The End of American Sedans

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mso489

Preferred Member
Feb 21, 2013
26,240
440
There are certainly sedans made in the U.S., but not by American companies. There are a few remaining hold-outs I think, but Ford, General Motors, and Chrysler Fiat are pretty much out of the sedan building business. Sedan customers go mostly for Toyota, Mazda, Nissan, Mercedes, and Subaru, and a few others. It seems even Lincoln has gone entirely to SUV's and crossovers. Okay, so I may have missed some specific models, but the U.S. isn't in the sedan business much anymore. I think the VW bug was the beginning of the end. The U.S. tried to come up with a good small car and has tried everything from the Saturn to the Cavelier, from the Pinto to the Dart, and dozens more, never quite getting the hang of the engineering or the marketing. As long as the old big three can sell SUV's, crossovers, and trucks-trucks-truck by the load, maybe it doesn't matter. But it's a moment in automobile history, maybe just before we go mostly driverless and/or electric. Do you lament or just look forward to whatever comes next? I miss 'em all, from the Studebaker Electric, to the Hupmobile, to the Reo and the Chrysler Imperial ... a great run with models miraculous and terrible. I love a classic car show, and all those bygone names. Kaiser, Henry J., Willis, and DeSoto.

 

irishearl

Preferred Member
Aug 2, 2016
880
30
I, too, rather lament the seeming passing of sedan-making. We have never owned a SUV-style car. But late last year we had to find a replacement for our big sedan, a 2000 Chrysler Concorde. Hey, I like big boats. :) Were looking @ just used sedans and ended up buying a Honda Fit, which is essentially a mini-SUV. Must say I really like it and don't miss a sedan now.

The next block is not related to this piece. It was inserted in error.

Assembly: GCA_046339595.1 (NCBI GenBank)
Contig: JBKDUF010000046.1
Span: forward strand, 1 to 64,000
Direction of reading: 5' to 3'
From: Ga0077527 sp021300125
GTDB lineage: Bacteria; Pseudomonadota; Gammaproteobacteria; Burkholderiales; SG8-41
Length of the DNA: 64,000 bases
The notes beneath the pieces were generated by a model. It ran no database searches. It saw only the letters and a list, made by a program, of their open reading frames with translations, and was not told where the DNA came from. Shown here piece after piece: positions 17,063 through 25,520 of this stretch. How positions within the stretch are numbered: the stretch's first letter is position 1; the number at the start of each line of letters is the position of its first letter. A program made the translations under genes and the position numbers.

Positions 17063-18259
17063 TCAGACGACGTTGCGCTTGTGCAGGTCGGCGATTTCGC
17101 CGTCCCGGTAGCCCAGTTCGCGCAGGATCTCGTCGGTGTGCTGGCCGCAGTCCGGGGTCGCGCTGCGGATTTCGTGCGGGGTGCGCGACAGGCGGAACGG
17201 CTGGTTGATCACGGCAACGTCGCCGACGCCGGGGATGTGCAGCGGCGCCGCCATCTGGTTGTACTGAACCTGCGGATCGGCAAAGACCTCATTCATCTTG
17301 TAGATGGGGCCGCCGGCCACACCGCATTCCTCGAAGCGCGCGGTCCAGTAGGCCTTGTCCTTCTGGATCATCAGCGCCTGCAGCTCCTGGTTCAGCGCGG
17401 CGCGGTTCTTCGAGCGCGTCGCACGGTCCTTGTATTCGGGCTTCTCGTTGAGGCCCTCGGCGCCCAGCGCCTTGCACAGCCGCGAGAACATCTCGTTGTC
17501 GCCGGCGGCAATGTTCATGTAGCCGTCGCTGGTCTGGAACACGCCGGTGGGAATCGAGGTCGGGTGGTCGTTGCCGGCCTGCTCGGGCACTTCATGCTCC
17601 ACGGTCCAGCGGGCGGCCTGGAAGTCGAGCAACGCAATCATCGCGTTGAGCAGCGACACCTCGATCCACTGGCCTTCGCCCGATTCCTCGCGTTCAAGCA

puffy

Preferred Member
Dec 24, 2010
2,441
6
North Carolina
Like a lot of other folks I like my SUV.I sit up higher and have a better view of the road.It also seems more practical for my life style.That being said most of the cars I've owned were sedans.I guess the car guys just feel that they're not selling enough of them.That could change in years to come..I still remember my first car.Handed down to me by my father.It was a 1953 Buick sedan.

 

mso489

Preferred Member
Feb 21, 2013
26,240
440
I'm sorry to say (really) that I have never owned an American brand car, though I had one of the Subaru Legacy station wagons built in Indiana with lots of bells and whistles, that needed lots of warranty work (a.c. twice, both engine fans replaced, and a blown wheel baring). After that it was dependable. I would always start at an American dealership trying to buy a Buick, an Oldsmobile, a Mercury, etc., but the sales people were always luke warm, didn't like the way I parted my hair. I'd go up the street for a Nissan, Subaru, or Mazda, and it was the red carpet, salesman came out after dark to bring me brochures. What was that about? I mean the cold shoulder from the Mercury salesmen? No wonder American sedans are defunct.

 

mso489

Preferred Member
Feb 21, 2013
26,240
440
Speaking of historical American automobile brands, guess who made the four diesel power plants on my minesweeper USS Gallant MSO 489. Packard! I actually had a friend who drove an old Packard limo to church youth group beach picnics and hauled six or eight of us on passenger and jumper seats. But that wasn't diesel.